Norepinephrine (or adrenaline) is your ‘flight or fight’ hormone, and is released in response to a perception of threat. Its effects in the body (to sharpen the brain, make your heart pump blood to the muscles faster, increase blood pressure and pain tolerance) were necessary when we went in to battle. Nowadays, though, the battles we fight (peak hour traffic, work deadlines, an unexpectedly large bill) are not the same as they once were – obviously – though your body doesn’t make the distinction between the different types of threats; it recognises these as stress and responds accordingly. Over time these everyday occurrences can build up and suddenly your body’s ability to produce adrenaline is diminshed – leaving you in a position where there is too little adrenaline when you actually need it.

Cortisol is released as a back up to adrenaline to respond to stress. It helps with increasing appetite, releasing stored energy to be used when required (by dumping glucose into your blood stream, ready for quick utilisation), and helps reduce the effects of infection or inflammation on your body’s immune system. However, it’s not designed to cope with stress that is chronic, and therefore constantly high levels of cortisol can have adverse effects on musculoskeletal system (muscle and bone loss), can lead to kidney damage, spiking blood sugar levels (therefore stimulating unwanted insulin release and resulting in roller coaster energy levels) and increased vulnerability to bacteria and viruses through its immunosuppressant activity. The presence of cortisol in the body is proportional to the amount of DHEA. DHEA is the precursor to sex hormones (testosterone and oestrogen) and works much in the same way as adrenaline does– but also guards against the detrimental affects of chronically high cortisol levels.

Under ‘normal’ conditions, your ability to respond to stress is taken care of by these three hormones. However, under periods of prolonged stress, the adrenal glands become exhausted by constantly producing adrenaline, and (as the back ups) cortisol and DHEA. Over time the ability to produce the hormones is compromised, with levels of DHEA being the first hormone to be reduced. This leads to fluctuations in the levels of cortisol and adrenaline being produced, and over time, adrenal fatigue; a diminished ability to produce the hormones. Severe cases can result in very low levels of cortisol being produced.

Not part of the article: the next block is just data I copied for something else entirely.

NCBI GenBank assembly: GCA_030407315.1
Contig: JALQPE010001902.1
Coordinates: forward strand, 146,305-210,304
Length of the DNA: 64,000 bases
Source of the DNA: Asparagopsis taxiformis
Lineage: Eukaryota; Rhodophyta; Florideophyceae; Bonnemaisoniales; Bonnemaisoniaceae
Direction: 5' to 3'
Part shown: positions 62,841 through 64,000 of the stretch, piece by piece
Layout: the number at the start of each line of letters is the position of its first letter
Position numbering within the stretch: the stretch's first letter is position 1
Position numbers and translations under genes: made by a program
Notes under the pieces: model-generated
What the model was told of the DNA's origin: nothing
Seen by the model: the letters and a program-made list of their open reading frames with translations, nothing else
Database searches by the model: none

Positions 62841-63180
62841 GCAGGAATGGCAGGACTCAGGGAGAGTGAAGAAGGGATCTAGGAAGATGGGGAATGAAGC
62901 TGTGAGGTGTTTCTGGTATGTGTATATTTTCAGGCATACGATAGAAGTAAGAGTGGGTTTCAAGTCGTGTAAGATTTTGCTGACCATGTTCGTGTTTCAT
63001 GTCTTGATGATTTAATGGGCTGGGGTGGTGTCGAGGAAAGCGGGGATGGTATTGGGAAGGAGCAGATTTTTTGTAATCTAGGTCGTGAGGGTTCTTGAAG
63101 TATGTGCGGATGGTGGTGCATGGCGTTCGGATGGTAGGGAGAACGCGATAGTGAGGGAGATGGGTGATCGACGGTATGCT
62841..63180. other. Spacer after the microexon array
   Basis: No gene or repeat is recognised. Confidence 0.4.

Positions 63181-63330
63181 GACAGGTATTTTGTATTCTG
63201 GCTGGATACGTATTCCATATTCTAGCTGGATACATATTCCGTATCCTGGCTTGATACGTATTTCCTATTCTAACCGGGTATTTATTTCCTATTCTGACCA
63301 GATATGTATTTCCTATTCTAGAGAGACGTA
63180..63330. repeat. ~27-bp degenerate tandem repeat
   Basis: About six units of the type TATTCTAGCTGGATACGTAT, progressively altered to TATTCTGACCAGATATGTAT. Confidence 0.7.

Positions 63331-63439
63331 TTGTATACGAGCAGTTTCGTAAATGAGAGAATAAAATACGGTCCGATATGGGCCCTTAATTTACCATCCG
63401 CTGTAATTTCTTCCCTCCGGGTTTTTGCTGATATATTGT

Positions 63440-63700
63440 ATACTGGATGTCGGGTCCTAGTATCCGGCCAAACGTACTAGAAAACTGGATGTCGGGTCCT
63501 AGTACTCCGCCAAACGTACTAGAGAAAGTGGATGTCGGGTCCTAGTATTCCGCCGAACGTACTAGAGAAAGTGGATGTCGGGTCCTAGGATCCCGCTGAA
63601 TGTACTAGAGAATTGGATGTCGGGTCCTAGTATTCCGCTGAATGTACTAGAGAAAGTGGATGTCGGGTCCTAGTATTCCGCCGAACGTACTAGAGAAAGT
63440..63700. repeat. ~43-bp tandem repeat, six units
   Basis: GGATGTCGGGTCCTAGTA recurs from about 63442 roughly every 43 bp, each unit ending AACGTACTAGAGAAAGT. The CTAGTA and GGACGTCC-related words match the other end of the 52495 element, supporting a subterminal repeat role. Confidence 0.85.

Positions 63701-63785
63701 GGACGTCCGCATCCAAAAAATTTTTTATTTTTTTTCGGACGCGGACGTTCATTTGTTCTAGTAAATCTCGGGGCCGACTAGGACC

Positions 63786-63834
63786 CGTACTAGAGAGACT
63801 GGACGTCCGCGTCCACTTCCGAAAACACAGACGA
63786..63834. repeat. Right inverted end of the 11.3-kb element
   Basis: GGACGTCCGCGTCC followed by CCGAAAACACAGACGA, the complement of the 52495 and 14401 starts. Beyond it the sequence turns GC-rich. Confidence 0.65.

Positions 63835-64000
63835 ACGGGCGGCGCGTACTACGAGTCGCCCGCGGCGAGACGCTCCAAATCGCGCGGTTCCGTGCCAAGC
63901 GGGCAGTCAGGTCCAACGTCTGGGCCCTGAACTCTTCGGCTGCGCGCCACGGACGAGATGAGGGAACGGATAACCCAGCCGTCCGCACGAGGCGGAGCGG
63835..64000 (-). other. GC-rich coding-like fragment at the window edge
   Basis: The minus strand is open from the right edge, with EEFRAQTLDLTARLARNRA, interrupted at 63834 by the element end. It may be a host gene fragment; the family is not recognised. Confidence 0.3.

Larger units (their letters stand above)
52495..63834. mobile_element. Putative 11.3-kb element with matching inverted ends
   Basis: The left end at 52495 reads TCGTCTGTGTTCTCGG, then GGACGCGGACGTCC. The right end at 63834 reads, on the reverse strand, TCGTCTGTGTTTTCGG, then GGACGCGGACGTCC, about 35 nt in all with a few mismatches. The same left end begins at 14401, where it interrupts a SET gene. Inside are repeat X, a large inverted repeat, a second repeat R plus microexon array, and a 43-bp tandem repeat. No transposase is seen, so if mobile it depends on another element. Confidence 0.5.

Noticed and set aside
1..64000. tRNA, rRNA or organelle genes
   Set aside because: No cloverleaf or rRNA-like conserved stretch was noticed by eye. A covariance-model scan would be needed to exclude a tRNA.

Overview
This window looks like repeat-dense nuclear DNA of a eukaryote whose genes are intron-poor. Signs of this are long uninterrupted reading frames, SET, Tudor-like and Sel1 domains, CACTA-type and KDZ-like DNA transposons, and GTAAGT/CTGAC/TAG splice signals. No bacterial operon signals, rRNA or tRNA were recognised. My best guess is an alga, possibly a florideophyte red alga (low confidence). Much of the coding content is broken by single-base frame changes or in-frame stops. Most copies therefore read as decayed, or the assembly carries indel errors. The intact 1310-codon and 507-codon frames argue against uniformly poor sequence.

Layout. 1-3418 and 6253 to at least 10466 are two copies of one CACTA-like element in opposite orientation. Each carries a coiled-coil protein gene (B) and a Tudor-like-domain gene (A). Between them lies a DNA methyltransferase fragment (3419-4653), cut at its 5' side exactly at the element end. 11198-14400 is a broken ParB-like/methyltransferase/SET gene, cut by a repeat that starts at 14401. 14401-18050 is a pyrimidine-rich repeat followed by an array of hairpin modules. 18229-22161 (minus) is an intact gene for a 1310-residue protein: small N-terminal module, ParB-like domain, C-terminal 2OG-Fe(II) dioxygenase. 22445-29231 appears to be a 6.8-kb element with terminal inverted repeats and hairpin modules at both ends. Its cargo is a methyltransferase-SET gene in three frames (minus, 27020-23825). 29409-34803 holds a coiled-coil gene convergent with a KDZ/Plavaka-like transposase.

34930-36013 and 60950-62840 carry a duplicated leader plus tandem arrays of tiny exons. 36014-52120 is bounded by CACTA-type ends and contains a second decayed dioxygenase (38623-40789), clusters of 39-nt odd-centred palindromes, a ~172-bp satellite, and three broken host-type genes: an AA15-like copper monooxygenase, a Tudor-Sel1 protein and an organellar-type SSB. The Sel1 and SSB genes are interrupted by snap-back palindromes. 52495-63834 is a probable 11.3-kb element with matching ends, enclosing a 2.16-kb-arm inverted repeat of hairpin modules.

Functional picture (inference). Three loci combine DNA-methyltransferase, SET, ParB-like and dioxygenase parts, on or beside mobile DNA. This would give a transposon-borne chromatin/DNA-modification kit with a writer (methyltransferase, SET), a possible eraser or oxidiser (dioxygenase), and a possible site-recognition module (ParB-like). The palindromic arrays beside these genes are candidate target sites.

How can you tell if you are just stressed and tired, or if you are actually suffering from adrenal fatigue? Short of a diagnosis from a qualified practitioner (which is fairly non-invasive, requiring repeated measures of salivary cortisol throughout the day), symptoms of adrenal fatigue can look like any number of health issues:

  • Inability to wake up and feel on task until mid-morning;
  • Physical fatigue;
  • Afternoon lull between around 2-4pm
  • Mood disorders (in part due to blood sugar crashes);
  • Inability to concentrate;
  • Insomnia (though exhausted) and waking frequently throughout the night;
  • Loss of libido;
  • Memory loss;
  • Weight gain;
  • Thinning of hair;
  • Mild depression;
  • Increased allergies or asthma symptoms (as there isn’t enough cortisol to suppress the immune system anymore);
  • Hypotension (low blood pressure) and dizziness if you stand quickly from sitting;